The First, Third, Fifth, and D.C. Circuits have interpreted the language in Olano and O’Connor’s concurrence in Phillips to require specific analysis on the intrusion’s effect on the verdict. These circuits have held that the district court must evaluate the severity and likelihood of the communication resulting in prejudice before holding a Remmer hearing. The government is required to prove prejudice does not exist only when the court determines prejudice is likely. The Third Circuit cited O’Connor’s concurrence and held that “a finding of implied bias is reserved for those extreme situations and exceptional circumstances that leave ‘serious question whether the trial court subjected the defendant to manifestly unjust procedures resulting in a miscarriage of justice.’”
Going forward, the Court may choose to address the two questions about which side carries the burden and whether there must be an analysis of the severity and likelihood of prejudice before a Remmer hearing. There are two types of cases that appear to be the most likely to result in the Court addressing the questions. The first type of case would be one where, using Phillips as precedent, the defendant has the burden to prove prejudice and is not able to meet the burden, but the government is unable to prove its burden either. (While this seems perhaps paradoxical and a solely academic question, this kind of result is possible because the burden for each side is so high; a situation could develop, therefore, where the issue of prejudice is a close call, and neither side can meet its heavy burden.) This scenario could mean that a motion for new trial could be decided by which party has the burden.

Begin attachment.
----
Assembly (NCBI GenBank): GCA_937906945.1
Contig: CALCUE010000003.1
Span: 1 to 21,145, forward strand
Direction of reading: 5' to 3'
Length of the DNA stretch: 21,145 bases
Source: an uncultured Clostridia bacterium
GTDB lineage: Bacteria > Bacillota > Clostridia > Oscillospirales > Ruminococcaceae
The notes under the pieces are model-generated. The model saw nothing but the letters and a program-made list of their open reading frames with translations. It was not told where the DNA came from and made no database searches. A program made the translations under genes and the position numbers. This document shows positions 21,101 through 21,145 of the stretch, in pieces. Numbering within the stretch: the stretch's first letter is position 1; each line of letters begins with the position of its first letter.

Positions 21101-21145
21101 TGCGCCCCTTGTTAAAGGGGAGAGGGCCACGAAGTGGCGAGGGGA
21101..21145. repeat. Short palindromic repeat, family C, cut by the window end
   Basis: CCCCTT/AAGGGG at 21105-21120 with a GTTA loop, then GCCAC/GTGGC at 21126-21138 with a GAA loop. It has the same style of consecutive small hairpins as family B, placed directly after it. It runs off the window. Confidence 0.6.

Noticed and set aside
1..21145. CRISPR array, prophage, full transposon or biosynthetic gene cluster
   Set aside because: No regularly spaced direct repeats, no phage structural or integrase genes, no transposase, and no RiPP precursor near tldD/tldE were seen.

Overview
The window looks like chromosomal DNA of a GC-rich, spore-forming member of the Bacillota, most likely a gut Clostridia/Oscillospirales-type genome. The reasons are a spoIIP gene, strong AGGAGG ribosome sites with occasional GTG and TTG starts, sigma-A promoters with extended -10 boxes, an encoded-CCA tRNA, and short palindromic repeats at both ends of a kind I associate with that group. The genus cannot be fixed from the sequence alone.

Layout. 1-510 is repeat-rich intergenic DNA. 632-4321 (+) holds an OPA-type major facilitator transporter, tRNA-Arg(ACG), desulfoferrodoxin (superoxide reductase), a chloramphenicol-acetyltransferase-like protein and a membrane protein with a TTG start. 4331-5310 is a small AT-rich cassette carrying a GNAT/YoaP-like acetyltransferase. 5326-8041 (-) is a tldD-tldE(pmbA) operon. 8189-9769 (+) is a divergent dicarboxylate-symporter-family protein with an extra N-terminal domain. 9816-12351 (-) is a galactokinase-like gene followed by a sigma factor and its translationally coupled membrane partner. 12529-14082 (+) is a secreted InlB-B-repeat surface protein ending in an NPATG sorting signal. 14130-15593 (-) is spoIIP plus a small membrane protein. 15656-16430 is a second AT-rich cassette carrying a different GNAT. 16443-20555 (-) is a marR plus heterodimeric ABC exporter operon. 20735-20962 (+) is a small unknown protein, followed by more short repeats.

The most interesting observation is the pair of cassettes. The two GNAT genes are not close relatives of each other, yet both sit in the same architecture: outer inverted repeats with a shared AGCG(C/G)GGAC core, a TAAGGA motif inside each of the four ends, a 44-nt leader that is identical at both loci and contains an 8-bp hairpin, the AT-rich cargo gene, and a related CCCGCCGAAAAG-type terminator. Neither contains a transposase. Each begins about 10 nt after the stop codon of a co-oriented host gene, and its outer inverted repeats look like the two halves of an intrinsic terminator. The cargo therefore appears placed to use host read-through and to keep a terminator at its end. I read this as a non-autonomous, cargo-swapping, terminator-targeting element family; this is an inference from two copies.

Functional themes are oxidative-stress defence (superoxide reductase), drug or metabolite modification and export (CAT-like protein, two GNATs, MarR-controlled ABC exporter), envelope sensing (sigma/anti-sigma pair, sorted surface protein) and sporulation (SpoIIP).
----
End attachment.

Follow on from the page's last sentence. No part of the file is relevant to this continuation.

The second kind of case would be one in which a Remmer hearing is denied because the courts do not deem the severity and likelihood of prejudice to be high enough. This type of case may be less likely than the former, as it does mirror Phillips in many ways.
Ultimately, the possibility of these undesirable outcomes, coupled with the stark differences between the Circuits (and the relatively even divide between them), heightens the need for the Supreme Court to step in and clear the fog.